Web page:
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Union Station (Denver)

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Title: Union Station (Denver)  
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Subject: Denver, Denver International Airport, Coors Field, LoDo, Denver, FasTracks, Lakeside Amusement Park, DUS, Prospector (train), Ski Train, Denver, South Park and Pacific Railroad
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Union Station (Denver)

Denver Union Station
The front of Denver's Union Station, facing Wynkoop Street
Station statistics
Address 1701 Wynkoop Street (Amtrak)
1600 Wewatta Street (RTD)
Denver, CO 80202

39°45′11″N 105°00′00″W / 39.753187°N 105.000093°W / 39.753187; -105.000093Coordinates: 39°45′11″N 105°00′00″W / 39.753187°N 105.000093°W / 39.753187; -105.000093

Line(s) Amtrak:RTD:
  C Line
  E Line
  W Line
Connections Thruway Motorcoach
Regional highway coaches for Boulder County points
other express and local bus routes
Platforms 1 side platform (Amtrak)
1 side platform, 1 island platform (Light Rail)
Tracks 1 (Amtrak)
2 (Light Rail)
Other information
Opened 1894
Rebuilt 1914
Station code DEN
Owned by RTD and partners
Passengers (2012)113,393[1] Decrease 1.7% (Amtrak)
Preceding station   Amtrak   Following station
toward Emeryville
California Zephyr
toward Chicago
Terminus C Line
W Line
E Line
toward Lincoln
    Former services    
Atchison, Topeka and Santa Fe Railway
Major stations
Chicago, Burlington and Quincy Railroad
Rock Island Line
Union Station
Union Station (Denver, Colorado)
Location 17th St. at Wynkoop, Denver, Colorado

39°45′12″N 104°59′57″W / 39.75333°N 104.99917°W / 39.75333; -104.99917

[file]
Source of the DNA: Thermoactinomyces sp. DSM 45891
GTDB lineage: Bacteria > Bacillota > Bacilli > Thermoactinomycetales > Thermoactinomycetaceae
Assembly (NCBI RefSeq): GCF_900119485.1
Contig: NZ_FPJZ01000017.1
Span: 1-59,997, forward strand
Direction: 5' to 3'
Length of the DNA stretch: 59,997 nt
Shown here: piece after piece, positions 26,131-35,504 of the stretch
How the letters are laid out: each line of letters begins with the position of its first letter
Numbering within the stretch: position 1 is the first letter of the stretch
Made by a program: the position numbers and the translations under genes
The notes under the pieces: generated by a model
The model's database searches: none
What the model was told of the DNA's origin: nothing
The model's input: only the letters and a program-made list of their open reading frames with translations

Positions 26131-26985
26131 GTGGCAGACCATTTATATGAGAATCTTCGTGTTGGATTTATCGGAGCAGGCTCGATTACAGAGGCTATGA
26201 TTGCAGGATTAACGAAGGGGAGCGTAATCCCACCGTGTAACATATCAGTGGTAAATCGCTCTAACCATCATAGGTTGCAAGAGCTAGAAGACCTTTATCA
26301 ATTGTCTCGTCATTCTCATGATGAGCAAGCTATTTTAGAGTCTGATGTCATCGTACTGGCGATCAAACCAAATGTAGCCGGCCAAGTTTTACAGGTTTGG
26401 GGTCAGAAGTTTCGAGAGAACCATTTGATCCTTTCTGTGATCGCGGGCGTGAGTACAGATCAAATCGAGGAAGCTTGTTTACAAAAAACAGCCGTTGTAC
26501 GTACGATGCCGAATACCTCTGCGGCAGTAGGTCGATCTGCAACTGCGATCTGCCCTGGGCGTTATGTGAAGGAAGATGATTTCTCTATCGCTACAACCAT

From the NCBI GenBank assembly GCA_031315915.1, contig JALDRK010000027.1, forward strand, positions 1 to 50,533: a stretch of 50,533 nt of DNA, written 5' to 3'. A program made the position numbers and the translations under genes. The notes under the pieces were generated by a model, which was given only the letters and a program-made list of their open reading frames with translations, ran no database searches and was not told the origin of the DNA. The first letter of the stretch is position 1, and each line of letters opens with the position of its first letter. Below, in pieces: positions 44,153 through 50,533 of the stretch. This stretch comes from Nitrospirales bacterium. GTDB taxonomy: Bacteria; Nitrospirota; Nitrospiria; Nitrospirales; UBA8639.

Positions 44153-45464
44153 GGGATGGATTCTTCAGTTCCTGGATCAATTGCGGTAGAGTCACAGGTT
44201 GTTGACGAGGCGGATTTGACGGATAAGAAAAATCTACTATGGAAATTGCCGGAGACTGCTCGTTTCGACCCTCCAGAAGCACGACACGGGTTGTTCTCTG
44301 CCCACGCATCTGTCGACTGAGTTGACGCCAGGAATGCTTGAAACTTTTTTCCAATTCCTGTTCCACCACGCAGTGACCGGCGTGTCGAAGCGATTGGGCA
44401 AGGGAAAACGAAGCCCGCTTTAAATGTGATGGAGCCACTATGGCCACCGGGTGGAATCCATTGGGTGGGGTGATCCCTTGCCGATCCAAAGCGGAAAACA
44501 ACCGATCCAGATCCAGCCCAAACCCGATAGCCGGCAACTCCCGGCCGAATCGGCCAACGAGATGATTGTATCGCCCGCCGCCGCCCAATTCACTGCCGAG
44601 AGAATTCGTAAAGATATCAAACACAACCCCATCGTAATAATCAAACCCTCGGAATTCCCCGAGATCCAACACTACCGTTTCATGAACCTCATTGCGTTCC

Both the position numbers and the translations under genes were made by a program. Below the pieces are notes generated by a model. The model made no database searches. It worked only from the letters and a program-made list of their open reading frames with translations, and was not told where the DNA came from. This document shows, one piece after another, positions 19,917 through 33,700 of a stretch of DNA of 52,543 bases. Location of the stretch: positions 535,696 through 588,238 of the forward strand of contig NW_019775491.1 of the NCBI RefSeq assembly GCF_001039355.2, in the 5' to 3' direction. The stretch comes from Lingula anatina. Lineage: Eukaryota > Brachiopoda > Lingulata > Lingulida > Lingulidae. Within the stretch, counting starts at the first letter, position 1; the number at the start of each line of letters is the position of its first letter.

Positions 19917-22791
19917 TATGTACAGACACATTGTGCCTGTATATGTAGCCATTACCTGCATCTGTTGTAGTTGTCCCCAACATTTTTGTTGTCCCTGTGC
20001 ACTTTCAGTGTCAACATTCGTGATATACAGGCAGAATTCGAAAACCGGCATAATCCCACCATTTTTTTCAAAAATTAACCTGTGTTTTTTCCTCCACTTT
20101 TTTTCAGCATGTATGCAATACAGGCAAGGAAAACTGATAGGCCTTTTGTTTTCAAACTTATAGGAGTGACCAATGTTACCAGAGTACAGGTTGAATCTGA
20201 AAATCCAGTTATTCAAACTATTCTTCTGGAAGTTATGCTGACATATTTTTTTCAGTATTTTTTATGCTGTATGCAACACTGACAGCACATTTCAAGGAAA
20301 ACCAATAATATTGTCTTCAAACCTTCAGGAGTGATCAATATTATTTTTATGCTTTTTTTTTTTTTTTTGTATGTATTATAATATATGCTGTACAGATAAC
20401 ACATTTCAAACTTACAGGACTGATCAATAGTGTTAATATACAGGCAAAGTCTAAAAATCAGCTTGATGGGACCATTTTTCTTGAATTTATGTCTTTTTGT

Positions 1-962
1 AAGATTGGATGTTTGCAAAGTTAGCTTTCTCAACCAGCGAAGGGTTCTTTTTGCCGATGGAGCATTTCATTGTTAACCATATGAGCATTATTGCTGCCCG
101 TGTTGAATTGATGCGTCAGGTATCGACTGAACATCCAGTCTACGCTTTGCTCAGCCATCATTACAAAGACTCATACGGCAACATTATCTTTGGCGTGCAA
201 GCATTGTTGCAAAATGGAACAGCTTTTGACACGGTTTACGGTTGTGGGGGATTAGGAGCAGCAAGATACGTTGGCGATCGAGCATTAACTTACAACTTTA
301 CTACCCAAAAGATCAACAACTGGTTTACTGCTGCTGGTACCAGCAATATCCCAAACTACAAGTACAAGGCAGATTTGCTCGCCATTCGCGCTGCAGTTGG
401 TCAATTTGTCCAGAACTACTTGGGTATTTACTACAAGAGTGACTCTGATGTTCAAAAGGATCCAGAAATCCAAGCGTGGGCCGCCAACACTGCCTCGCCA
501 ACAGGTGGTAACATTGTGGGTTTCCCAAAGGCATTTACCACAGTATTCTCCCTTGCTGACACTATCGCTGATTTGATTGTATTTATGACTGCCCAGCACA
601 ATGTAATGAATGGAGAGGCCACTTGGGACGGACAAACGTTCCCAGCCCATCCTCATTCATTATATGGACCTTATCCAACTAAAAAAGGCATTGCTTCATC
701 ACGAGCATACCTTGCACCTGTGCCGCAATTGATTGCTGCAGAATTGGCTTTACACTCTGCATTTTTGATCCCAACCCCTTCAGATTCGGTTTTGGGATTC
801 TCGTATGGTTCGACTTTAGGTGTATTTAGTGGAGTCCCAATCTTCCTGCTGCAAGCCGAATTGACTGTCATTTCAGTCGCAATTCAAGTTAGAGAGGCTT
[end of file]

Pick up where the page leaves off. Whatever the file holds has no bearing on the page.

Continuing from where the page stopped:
Area 1.6 acres (0.6 ha)
Built 1881
Architectural style Classical Revival, Other, Romanesque, Italian Romanesque
Governing body Private
NRHP Reference # 74000571[2]
 # 5DV.114
Added to NRHP November 20, 1974

Union Station is Denver, Colorado, USA's historic train station at 17th and Wynkoop in the LoDo district. The station first opened in 1881.[3]


Denver's first train station was constructed in 1868 to serve the new Denver Pacific Railway, which connected Denver to the main transcontinental line at Cheyenne, Wyoming. By 1875, there were four different railroad stations, making passenger transfers between different railroad lines inconvenient. To remedy this issue, the Union Pacific Railroad proposed creating one central "Union Station" to combine the various operations. In February 1880, the owners of the four lines (the Union Pacific, the Denver & Rio Grande Western, the Denver, South Park & Pacific, and the Colorado Central) agreed to build a station at 17th and Wynkoop Streets. Architect A. Taylor of Kansas City was hired to develop the plans, and the station opened in May 1881.[4]

A fire in 1894 destroyed the central portion of the 1881 depot. The Kansas City architectural firm of Van Brunt & Howe was hired to design a larger replacement depot in the Romanesque style. Both the 1881 and 1894 depots included a tall central clock tower with four clock faces.[5]

In 1912, the original Union Depot partnership was dissolved and replaced by the Denver Terminal Railway Company, representing the then-major operators of the station (the Atchison, Topeka, & Santa Fe, the Chicago, Burlington, & Quincy, the Chicago, Rock Island, & Pacific, the Colorado & Southern, the Union Pacific, and the Denver & Rio Grande Westen). The new partnership decided to demolish and rebuild the central portion of the station to handle the increasing passenger traffic. The new central portion, designed by Denver architects Gove & Walsh, was built in the Beaux-Arts style and opened in 1914.[6]